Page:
Australians will have to dig a little deeper in their pockets after the Reserve Bank hiked the cash rate to 1.35 per cent.
RateCity estimates the 50 basis point rise – the third hike in three months – will add $137 a month to a $500,000 mortgage, or $499 per month on a $750,000 loan.
“Today’s increase in interest rates is a further step in the withdrawal of the extraordinary monetary support that was put in place to help insure the Australian economy against the worst possible effects of the pandemic,”Reserve Bank governor Phil Lowe said in a statement following Tuesday’s board meeting.
“The resilience of the economy and the higher inflation means that this extraordinary support is no longer needed.”
He said the size and timing of future interest rate rises would be guided by “the incoming data and the board’s assessment of the outlook for inflation and the labour market”.
“The board is committed to doing what is necessary to ensure that inflation in Australia returns to target over time,”Mr Lowe added.
The board is seeking to use rate rises to push inflation down from its 21-year high of 5.1 per cent back into its two to three per cent target band. But global and domestic factors are pushing inflation towards a predicted peak of seven per cent by the end of the year.
“Inflation is forecast to peak later this year and then decline back towards the two to three per cent range next year,” Dr Lowe said.
“As global supply-side problems continue to ease and commodity prices stabilise, even if at a high level, inflation is expected to moderate.”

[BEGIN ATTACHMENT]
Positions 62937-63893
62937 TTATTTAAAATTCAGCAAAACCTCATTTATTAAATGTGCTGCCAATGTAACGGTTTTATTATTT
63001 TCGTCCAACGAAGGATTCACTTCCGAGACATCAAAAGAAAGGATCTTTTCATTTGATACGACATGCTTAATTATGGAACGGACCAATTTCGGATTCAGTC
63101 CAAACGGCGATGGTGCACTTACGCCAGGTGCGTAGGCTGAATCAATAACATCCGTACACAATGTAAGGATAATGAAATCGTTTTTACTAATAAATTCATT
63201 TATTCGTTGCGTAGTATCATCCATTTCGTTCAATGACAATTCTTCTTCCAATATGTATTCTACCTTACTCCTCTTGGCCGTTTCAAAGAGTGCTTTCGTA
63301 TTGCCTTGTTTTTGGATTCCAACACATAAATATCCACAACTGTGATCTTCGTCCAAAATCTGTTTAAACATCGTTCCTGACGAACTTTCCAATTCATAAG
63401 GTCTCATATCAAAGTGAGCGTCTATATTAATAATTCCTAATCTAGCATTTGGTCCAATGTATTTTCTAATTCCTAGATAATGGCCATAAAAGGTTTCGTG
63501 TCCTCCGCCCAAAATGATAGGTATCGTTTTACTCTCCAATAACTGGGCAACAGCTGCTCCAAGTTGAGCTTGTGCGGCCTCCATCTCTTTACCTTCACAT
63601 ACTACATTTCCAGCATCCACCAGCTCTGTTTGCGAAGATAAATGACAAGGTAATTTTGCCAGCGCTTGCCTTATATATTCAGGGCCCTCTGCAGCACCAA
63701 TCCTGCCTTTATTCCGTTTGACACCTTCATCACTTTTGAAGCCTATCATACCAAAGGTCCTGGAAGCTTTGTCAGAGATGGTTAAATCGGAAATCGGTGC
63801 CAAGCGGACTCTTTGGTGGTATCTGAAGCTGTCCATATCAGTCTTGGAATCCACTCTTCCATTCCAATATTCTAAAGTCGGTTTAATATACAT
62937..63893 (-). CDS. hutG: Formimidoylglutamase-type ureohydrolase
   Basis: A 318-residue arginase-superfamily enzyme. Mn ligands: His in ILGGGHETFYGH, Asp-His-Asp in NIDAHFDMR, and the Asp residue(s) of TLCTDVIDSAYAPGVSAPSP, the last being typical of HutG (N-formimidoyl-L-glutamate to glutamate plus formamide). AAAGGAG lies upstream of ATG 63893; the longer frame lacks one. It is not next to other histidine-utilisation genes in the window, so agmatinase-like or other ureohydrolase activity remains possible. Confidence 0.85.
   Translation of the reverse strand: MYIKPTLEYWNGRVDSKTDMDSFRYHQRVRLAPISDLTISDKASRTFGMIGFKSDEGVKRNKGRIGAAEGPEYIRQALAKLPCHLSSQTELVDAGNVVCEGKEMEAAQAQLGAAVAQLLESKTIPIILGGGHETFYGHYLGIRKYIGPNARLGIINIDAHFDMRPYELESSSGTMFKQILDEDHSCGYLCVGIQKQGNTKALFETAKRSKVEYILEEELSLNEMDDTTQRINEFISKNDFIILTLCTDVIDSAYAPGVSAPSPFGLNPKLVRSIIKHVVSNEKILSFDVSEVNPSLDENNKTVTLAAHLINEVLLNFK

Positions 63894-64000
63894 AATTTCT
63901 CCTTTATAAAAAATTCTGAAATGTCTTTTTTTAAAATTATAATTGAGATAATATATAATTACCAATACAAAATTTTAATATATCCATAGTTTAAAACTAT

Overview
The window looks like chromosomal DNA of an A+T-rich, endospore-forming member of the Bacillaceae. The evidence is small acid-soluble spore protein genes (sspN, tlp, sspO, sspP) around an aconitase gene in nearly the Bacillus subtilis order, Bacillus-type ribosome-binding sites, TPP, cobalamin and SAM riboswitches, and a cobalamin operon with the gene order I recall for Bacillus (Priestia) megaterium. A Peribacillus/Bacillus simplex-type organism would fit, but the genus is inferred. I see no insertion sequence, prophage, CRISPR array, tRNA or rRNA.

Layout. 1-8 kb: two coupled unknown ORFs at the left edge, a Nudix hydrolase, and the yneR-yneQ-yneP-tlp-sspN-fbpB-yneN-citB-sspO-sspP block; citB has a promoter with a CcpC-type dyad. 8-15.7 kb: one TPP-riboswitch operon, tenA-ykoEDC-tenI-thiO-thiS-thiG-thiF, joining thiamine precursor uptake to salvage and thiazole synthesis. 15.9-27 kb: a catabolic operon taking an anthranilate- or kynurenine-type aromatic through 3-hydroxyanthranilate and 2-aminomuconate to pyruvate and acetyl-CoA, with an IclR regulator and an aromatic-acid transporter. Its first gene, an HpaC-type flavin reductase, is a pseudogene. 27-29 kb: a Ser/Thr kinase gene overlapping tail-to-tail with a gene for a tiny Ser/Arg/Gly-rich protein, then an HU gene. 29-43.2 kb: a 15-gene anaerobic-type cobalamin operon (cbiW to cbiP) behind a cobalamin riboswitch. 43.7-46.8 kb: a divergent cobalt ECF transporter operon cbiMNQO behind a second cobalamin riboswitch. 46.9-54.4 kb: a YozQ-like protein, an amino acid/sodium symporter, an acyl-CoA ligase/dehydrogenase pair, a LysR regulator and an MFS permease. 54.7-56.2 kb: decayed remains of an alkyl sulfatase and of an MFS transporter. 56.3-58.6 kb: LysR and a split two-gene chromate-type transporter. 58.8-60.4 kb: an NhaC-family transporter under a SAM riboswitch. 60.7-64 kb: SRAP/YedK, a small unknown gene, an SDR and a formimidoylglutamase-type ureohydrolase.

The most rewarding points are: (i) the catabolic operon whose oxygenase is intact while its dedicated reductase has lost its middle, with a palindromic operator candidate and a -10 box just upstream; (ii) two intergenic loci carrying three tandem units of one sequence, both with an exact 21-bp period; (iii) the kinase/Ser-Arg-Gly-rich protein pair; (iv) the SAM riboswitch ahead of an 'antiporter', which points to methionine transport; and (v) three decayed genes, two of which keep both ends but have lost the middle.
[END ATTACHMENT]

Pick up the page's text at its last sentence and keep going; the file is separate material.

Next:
He said the Australian economy remained resilient and the labour market was tighter than it had been for some time.
However, the board would be keeping an eye on household spending trends and the global outlook which was “clouded by the war in Ukraine and its effect on the prices for energy and agricultural commodities”, as well as the ongoing impact of the COVID-19 pandemic.
Treasurer Jim Chalmers acknowledged household budgets were already stretched by the price of petrol, groceries, electricity and other essentials and would now be eaten up by mortgage repayments.
“Today’s decision by the independent Reserve Bank to increase interest rates by half a percentage point is very challenging news for hardworking Australians already doing it tough,”Dr Chalmers said.
He said it was expected inflation would get worse before it got better.
“That’s why we’re working hard to deliver on our commitments to boost the capacity of the economy and reduce the cost of living, and why we fought for an increase to this year’s minimum wage for 2.8 million Australians,” he said.
Another hike is expected in August following the release of second-quarter inflation data.
But some economists say the RBA may need to slow or even pause rate rises heading into 2023.
New data released on Tuesday showed while consumers were feeling anxious, they were still keen to spend.
The Australian Bureau of Statistics reported retail trade rose 0.9 per cent in May to be up 10.4 per cent in the year. The Federal Chamber of Automotive Industries said new vehicle sales totalled 99,974 units in June, down 9.7 per cent from a year ago.
ANZ and Roy Morgan consumer confidence fell 1.2 per cent in the past week.
The housing market is already responding and will be closely watched as banks set their new higher loan rates.
The CoreLogic Home Value Index for June showed house prices in Sydney and Melbourne dropped by 2.8 and 1.8 per cent respectively over the quarter, with Adelaide the only city showing a solid upward trend.
Eleanor Creagh, PropTrack senior economist, said despite the market implicitly pricing a cash rate of three per cent by December, it was likely the cash rate will end the year “closer to two per cent than three per cent”.
Capital Economics’ Marcel Thieliant said he had pencilled in another 50 basis point hike in August.
“And we now expect inflation to peak at eight per cent and expect the cash rate to rise to 3.5 per cent.”